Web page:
sat 13/07/2024

Album: Kiiōtō - As Dust we Rise | reviews, news & interviews

Album: Kiiōtō - As Dust we Rise

Album: Kiiōtō - As Dust we Rise

Jazz-tinged union of the former lynchpins of Lamb and Urban Cookie Collective

Kiiōtō's 'As Dust we Rise': Marianne Faithfull seems to be an unacknowledged presence

As Dust we Rise ends with “Quilt,” a percussion-driven lamentation bringing to mind the New Orleans stylings of Dr. John. The album begins with “Hem,” where stabbing piano and strings interweave with a pulsing, wordless chorale. After a while, a muted trumpet and pattering wood blocks fill it out.

In between, odd suggestions of The Rolling Stones’ “Sympathy For the Devil" (“Here Comes the Flood”), a spectral, twinkling ballad (“The Sea”), a sharp, skip-along, clockwork-toy of a track (“Ammonite,” one of the album's most electronica-inclined cuts) which could fit snugly into the soundtrack of Jean-Pierre Jeunet film.

Some specific pointers are present. “Song For Bill” is inspired by jazz pianist Bill Evans. “Ammonite” springs off from the story of the 19th-century palaeontologist Mary Anning. The lyrics of “Josephine Street” are filled with impressions of the New Orleans neighbourhood in which the street is located. Less explicitly, Marianne Faithfull seems to be an unacknowledged presence: she is often, presumably unwittingly, evoked by Kiiōtō's vocalist – at odd moments, “Josephine Street” seems about to break into “The Ballad of Lucy Jordan.”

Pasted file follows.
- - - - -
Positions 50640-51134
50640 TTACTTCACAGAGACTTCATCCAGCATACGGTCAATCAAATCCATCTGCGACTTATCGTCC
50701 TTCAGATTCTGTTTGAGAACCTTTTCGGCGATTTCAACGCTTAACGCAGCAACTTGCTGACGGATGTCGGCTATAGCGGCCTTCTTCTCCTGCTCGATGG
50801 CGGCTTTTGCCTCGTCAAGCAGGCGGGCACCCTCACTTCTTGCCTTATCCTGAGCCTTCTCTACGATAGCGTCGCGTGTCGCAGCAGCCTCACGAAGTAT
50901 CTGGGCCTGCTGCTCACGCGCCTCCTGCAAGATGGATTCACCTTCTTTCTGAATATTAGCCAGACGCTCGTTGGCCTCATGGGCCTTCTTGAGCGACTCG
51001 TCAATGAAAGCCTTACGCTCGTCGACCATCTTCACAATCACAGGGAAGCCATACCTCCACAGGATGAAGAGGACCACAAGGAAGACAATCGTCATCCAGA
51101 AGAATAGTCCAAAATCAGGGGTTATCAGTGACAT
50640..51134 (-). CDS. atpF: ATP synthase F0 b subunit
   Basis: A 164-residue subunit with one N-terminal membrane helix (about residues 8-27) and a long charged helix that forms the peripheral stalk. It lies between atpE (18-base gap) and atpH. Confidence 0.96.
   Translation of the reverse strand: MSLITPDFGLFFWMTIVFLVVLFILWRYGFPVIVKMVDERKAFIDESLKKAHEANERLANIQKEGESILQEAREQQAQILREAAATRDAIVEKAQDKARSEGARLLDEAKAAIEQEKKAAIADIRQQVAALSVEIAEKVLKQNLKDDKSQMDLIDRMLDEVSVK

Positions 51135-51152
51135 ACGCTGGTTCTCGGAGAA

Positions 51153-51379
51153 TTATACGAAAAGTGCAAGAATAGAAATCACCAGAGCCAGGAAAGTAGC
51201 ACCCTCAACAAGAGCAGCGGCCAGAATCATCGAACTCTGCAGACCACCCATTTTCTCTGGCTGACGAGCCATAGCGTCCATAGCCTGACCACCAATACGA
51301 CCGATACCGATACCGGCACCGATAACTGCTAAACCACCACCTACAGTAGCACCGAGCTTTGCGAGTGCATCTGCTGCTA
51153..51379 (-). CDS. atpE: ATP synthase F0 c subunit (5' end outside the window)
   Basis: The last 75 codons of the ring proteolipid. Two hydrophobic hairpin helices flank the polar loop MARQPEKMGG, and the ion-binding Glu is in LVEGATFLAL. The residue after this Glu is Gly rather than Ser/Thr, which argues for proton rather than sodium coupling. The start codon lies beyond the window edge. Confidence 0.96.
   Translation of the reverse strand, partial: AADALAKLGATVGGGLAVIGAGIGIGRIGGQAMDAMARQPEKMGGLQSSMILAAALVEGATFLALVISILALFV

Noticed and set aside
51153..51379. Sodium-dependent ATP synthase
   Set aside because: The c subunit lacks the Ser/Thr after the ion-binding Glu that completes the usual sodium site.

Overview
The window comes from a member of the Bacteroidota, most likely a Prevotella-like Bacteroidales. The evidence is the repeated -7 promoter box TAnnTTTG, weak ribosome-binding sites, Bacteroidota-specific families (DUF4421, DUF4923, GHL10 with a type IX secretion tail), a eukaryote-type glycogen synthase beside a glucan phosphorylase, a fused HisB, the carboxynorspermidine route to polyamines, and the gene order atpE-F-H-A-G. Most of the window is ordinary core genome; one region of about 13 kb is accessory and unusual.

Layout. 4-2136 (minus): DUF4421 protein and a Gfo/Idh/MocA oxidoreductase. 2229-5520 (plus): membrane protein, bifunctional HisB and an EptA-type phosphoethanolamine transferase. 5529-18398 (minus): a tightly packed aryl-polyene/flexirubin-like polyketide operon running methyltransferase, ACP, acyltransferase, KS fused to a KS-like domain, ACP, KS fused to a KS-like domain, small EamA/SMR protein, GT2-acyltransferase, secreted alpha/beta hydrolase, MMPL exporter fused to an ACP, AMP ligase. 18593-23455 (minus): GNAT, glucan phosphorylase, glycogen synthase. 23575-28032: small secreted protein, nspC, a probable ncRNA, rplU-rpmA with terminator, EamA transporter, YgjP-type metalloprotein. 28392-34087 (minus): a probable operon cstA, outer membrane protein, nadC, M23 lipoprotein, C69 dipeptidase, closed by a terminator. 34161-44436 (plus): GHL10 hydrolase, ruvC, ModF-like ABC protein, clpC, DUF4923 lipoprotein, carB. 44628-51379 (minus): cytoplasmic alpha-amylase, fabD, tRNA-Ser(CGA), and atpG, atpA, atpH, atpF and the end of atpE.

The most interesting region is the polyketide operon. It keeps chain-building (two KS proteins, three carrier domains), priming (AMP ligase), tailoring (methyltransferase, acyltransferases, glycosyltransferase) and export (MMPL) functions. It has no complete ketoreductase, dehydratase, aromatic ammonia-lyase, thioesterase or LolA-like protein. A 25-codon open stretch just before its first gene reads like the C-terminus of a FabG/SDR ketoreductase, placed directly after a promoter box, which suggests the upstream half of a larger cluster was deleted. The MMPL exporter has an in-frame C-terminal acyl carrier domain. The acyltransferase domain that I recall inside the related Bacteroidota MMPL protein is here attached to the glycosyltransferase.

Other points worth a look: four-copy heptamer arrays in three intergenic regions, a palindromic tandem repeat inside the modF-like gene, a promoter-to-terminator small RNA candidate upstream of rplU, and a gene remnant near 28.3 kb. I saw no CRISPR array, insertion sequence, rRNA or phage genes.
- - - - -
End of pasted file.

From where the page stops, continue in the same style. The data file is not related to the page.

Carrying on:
The creators of As Dust we Rise are Lou Rhodes, the former singer of the jazzy, slightly folky, trip hop-adjacent duo Lamb, and Rohan Heath, founder of the hip hop/soul-infused dance outfit Urban Cookie Collective. Both came to prominence in the 1990s. Both sprang from Manchester’s music scene. This is their first collaboration.

As Kiiōtō, they have made an album which, considering their backgrounds, is more overtly jazzy than might be expected and closer to Lamb than Urban Cookie Collective. It is also – despite Rhodes’ sometimes untrammelled singing – measured. The care taken in its creation is palpable. Less deliberation and more recklessness may have given As Dust we Rise greater impact.


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